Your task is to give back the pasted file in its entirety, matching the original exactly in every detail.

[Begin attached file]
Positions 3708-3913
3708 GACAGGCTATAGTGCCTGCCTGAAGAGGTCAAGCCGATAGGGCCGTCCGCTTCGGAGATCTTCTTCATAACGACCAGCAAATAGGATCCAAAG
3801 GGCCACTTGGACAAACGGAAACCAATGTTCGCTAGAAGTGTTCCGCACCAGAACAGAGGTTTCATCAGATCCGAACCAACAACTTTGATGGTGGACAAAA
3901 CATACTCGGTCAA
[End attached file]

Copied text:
Positions 3708-3913
3708 GACAGGCTATAGTGCCTGCCTGAAGAGGTCAAGCCGATAGGGCCGTCCGCTTCGGAGATCTTCTTCATAACGACCAGCAAATAGGATCCAAAG
3801 GGCCACTTGGACAAACGGAAACCAATGTTCGCTAGAAGTGTTCCGCACCAGAACAGAGGTTTCATCAGATCCGAACCAACAACTTTGATGGTGGACAAAA
3901 CATACTCGGTCAA